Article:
When students learn how to code they’re not just learning code. They’re learning how to learn—an essential 21st Century skill. Learning how to program means learning how to break down really big problems into tractable chunks. It means recognizing patterns, being creative and working with others to build anything you can dream up.

One of our summer students who’s just started college has already been talking to Computer Science professors about diving even deeper in the next four years. But even if the students we teach don’t want to become programmers, they can use programming as a tool to be even better at whatever it is they want to do.

When our summer students got excited about the material, they could use code to engage with things they were already passionate about on a totally different level. A girl who liked soccer built an app that sent her World Cup scores and another with an affection for animated GIFs made the whole class crack up with a GIF blog she styled. Programming gave them this whole new medium to do the things they love and share those things with others.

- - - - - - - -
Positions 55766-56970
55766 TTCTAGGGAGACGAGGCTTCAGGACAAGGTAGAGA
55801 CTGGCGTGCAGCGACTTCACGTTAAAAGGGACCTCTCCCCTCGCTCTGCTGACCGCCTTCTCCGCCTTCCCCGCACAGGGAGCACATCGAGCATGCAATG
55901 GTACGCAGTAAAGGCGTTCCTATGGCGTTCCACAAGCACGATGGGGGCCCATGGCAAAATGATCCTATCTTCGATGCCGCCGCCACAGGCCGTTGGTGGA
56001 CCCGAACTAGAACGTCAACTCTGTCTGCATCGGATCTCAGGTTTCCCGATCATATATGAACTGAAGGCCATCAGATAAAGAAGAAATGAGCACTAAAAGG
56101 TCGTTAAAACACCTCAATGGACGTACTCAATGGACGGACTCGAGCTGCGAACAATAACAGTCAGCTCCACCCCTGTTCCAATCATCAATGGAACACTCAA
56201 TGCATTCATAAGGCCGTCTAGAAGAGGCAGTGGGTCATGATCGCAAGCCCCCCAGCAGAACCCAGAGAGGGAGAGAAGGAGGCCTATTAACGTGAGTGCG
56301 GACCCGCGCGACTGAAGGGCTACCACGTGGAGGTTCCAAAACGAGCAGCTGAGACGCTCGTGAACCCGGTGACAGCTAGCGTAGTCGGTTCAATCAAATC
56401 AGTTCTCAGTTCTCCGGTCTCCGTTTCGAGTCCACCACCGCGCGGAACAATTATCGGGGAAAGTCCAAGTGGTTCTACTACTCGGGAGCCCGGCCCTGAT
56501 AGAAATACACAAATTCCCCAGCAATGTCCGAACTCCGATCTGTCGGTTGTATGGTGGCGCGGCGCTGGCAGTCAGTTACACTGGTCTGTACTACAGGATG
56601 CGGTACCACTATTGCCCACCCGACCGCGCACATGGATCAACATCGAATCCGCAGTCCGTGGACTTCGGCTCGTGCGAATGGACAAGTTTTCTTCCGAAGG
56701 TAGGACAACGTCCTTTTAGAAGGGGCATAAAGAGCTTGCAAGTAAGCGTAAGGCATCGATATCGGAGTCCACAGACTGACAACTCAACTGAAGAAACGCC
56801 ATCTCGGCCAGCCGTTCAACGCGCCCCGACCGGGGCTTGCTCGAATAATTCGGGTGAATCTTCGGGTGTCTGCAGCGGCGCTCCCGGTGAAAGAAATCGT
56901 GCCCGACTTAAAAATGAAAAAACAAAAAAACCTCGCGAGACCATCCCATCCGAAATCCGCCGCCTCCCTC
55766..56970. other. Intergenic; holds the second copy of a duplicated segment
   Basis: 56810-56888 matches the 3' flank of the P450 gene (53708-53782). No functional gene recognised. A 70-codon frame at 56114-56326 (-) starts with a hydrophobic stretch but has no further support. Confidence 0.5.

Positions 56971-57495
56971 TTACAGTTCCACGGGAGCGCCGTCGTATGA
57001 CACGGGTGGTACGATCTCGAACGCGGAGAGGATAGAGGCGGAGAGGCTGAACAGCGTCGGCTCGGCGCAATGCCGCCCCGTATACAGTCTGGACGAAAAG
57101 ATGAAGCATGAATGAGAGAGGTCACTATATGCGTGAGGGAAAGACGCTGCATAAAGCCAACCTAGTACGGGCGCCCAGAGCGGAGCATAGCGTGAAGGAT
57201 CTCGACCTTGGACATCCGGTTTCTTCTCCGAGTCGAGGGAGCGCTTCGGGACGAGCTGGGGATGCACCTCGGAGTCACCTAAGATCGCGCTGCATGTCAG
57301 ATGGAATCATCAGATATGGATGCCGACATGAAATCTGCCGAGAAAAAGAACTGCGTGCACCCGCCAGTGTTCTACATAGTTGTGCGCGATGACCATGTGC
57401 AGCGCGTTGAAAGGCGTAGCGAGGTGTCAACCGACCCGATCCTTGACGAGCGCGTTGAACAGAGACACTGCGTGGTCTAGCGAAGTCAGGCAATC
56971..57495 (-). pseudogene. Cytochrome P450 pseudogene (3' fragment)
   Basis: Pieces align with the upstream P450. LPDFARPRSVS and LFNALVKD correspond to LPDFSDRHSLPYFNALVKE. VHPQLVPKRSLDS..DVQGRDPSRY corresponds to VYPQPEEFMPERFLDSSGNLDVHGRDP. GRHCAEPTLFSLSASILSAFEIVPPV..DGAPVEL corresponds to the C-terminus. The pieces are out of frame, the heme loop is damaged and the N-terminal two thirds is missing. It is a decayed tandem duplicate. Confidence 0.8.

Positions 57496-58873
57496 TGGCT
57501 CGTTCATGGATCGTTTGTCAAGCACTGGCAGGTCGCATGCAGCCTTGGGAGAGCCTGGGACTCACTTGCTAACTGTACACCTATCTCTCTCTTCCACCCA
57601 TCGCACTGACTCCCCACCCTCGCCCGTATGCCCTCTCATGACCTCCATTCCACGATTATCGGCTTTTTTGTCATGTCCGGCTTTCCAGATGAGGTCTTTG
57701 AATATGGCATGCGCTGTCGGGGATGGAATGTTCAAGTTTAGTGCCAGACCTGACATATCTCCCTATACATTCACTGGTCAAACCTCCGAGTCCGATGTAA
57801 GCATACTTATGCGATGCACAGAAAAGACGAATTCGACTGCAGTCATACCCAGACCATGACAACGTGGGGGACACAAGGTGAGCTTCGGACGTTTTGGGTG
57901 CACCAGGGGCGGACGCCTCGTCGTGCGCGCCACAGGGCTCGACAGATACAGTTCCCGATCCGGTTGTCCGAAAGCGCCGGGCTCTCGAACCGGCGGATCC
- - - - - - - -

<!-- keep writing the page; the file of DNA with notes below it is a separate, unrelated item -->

What are you most excited about when it comes to the high school program at Flatiron?

Honestly, the best part is how much fun everyone has. We laugh a lot. It’s so cool to see teachers and students smiling and cracking jokes, all while sharing something tremendously important. They have a great time, even when they’re teaching and learning really tough material.

Apart from that, our teachers are there to guide students—to push them and coach them way past their limit. But what they really live for is the “I can” moments that pop up the instant students get a new concept and can suddenly see a glimpse of their own possibilities. I’m so excited to see more of these moments—great teachers introducing students to even more things they’re capable of. I truly believe we’re building something special. I can’t wait.

Follow Flatiron School on Twitter for more updates on classes and workshops for high schoolers. Or learn more about Flatiron After School, including class schedules, FAQs, tuition information, and more on the program website,